HOT TOPIC: The Gettysburg Address
Volume 3, Issue 11 - November 19, 2006

"Today is the 143rd anniversary of Lincoln’s Gettysburg Address. Widely regarded today as a defining statement of the struggle that was the American Civil War, Lincoln’s assessment of the sacrifice required of all of us during war time is a timeless sentiment, as pertinent to us today as it was then.

Historians see Gettysburg as the turning point of the war. While a committee of Union generals had confronted Confederate troops across the South, they had not been able to stem the tide in spite of superior numbers and supplies. When Ulysses Grant won the Siege of Vicksburg earlier that year, he emerged as the leader in the Union cause. Robert E. Lee saw Grant's commitment in the deep south as an opportunity to go on the offensive. He daringly marched into the northern state of Pennsylvania to not only capture Union territory but ultimately to turn south again and capture Washington , D.C. from the north. If he had succeeded, the war would have ended earlier with southern victory.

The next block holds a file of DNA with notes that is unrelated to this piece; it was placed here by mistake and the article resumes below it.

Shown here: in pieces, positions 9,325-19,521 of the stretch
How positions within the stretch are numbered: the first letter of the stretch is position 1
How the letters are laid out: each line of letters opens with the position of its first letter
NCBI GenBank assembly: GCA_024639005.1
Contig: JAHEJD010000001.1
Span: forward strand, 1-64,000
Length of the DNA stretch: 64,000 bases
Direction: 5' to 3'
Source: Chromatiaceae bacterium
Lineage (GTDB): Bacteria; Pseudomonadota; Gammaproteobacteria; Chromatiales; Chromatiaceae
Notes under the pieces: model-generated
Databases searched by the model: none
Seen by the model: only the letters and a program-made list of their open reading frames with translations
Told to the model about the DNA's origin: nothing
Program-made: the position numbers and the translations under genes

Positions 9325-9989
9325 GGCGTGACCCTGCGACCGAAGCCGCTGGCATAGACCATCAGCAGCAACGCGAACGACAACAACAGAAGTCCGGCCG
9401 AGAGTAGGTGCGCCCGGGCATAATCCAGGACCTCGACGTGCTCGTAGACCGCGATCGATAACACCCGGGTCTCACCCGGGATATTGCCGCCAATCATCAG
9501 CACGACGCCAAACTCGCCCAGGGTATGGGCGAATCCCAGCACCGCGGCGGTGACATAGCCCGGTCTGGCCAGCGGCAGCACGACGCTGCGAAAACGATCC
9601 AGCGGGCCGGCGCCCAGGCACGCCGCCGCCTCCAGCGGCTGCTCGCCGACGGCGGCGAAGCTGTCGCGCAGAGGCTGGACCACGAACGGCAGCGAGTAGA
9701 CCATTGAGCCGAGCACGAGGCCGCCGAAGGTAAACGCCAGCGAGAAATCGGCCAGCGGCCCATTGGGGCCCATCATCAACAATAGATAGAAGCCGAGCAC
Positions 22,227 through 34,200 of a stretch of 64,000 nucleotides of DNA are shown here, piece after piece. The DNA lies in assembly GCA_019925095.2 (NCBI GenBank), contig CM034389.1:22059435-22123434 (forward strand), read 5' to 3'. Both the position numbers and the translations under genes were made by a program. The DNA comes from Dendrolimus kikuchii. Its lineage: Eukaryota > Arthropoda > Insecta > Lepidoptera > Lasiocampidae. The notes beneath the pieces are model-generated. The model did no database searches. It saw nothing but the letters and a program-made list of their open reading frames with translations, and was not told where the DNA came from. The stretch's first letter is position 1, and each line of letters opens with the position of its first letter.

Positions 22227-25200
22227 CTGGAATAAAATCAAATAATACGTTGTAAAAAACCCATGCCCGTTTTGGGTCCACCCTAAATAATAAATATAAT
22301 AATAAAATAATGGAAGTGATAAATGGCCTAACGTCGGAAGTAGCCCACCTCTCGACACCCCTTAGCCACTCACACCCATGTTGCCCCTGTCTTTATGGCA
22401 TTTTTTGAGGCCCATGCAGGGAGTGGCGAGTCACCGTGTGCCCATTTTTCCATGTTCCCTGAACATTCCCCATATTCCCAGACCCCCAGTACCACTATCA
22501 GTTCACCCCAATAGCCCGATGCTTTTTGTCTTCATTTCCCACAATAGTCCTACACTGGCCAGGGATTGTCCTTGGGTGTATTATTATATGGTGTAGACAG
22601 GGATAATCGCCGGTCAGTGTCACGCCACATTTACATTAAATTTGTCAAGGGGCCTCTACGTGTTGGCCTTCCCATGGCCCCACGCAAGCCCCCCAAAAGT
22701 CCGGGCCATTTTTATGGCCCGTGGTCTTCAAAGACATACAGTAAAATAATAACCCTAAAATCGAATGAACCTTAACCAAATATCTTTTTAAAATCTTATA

The Battle of Gettysburg took place across three stifling hot days in July 1863. The Union’s superior positioning on the bluffs surrounding the battlefield gave them the decisive advantage, and when it was over more than 50,000 soldiers were dead, wounded or missing in action. The North won, and the push began to chase Lee back into Virginia leading ultimately to his surrender at Appomattox.

When the cemetery was dedicated at Gettysburg on November 19, 1863, well-known and highly-regarded Edward Everett was invited to be the featured speaker at the ceremony. Everett had been an unsuccessful Vice-Presidential candidate in the 1860 election and a prominent member of the congress, having replaced Daniel Webster upon his death. His speech at Gettysburg lasted more than two hours, setting up an anti-climactic stage for Lincoln who was invited as a secondary speaker out of respect for his office.

Lincoln’s 271 word statement, delivered in his plain-folks style, so completely eclipsed Everett’s speech, it cut to the core reasons for fighting this just war. Consider this week’s top Web-based resources that illuminate these timeless words for today’s students."

©2005 Walter McKenzie

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